BUSINESS
June 13, 2015 | By Suzette Parmley, Inquirer Staff Writer
When Samir Panthi saw television images of the mass destruction from earthquakes in Nepal, his homeland, he didn't sleep for days. The earthquakes April 25 and May 12 took the lives of more than 8,500 and left more than 19,000 injured. Months later, catastrophes such as earthquakes, tsunamis, and typhoons - often in developing nations - have an enormous effect on the labor pool in those countries and their ability to produce asinternational suppliersto customers as far away as Philadelphia, retail experts say. In Nepal's case, handwoven rugs - the country's leading export - and all those involved in the production process were adversely affected.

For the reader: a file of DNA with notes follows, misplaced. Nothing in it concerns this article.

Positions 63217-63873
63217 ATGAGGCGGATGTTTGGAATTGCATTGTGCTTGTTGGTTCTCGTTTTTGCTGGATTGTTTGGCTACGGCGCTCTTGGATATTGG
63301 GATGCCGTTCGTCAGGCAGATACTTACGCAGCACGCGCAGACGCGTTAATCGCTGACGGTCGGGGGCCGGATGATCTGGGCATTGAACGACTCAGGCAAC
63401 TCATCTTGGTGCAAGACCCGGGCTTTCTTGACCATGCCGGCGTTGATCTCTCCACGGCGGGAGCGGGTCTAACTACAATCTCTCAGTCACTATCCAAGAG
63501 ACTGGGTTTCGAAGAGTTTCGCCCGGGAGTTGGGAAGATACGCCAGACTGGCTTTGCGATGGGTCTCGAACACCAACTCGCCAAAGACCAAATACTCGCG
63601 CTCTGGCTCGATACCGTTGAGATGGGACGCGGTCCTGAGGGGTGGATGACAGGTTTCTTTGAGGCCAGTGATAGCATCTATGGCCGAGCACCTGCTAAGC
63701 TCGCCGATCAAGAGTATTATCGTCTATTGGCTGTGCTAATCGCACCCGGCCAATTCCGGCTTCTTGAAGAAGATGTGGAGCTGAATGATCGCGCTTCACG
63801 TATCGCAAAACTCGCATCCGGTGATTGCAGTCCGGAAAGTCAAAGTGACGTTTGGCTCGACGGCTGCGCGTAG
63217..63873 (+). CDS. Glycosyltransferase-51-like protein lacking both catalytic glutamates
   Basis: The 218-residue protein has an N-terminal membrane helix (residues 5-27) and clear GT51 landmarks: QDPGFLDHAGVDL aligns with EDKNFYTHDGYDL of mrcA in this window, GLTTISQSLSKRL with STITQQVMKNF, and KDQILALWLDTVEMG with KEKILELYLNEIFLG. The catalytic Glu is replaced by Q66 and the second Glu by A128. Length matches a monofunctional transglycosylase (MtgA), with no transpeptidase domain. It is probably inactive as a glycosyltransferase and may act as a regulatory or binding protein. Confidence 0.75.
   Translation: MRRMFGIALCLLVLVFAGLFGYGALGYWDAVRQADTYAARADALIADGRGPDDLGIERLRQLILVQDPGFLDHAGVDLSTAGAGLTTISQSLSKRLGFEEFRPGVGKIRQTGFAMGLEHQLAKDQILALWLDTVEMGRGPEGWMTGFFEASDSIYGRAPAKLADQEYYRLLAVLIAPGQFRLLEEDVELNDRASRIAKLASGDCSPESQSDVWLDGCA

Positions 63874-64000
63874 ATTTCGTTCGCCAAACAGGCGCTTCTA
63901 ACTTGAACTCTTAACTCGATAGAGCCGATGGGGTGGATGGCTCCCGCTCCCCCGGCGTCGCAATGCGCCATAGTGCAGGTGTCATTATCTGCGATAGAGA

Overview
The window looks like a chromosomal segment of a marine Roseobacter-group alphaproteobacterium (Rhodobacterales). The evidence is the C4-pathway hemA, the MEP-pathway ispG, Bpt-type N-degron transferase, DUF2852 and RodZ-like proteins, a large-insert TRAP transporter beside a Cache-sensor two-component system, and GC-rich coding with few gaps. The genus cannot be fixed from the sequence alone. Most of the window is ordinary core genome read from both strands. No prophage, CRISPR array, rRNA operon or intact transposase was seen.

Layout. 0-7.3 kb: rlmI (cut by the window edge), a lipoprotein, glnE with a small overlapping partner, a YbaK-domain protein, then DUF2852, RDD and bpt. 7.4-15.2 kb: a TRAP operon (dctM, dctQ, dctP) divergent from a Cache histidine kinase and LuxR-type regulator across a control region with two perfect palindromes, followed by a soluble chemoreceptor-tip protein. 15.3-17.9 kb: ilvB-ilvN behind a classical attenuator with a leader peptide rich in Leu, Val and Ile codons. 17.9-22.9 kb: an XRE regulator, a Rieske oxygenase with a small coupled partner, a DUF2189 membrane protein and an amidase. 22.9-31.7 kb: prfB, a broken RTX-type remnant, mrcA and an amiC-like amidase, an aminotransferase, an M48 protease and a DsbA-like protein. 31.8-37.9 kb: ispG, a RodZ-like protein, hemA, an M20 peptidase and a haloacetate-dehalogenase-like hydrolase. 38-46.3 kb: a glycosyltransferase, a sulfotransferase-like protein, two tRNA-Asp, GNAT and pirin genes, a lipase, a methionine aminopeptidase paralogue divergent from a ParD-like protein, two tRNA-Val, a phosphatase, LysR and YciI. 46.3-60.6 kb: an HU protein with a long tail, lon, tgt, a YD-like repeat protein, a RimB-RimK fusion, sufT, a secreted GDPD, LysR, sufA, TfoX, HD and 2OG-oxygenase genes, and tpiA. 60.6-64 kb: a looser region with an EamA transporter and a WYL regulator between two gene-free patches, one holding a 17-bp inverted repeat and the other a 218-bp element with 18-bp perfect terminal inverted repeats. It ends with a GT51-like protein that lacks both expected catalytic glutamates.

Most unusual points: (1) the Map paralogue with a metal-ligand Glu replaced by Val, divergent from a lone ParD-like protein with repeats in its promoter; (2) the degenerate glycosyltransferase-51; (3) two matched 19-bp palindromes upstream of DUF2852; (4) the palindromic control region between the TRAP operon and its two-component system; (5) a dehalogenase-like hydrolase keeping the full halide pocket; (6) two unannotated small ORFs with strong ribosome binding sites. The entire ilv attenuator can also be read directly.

NEWS
June 13, 2015 | By Chris Brennan, Inquirer Staff Writer
Two recent guilty pleas on corruption charges and one political promotion have left three state House seats vacant in Philadelphia districts. House Speaker Mike Turzai on Thursday set Aug. 11 as a special election for those seats. Ward leaders for the Democratic and Republican Parties will select candidates for the elections in the 174th District in Northeast Philadelphia, the 191st District in Southwest Philadelphia and Delaware County, and the 195th District, which stretches from Somerset Street in North Philadelphia south to 30th Street Station.
NEWS
June 12, 2015 | By Caroline Simon, Inquirer Staff Writer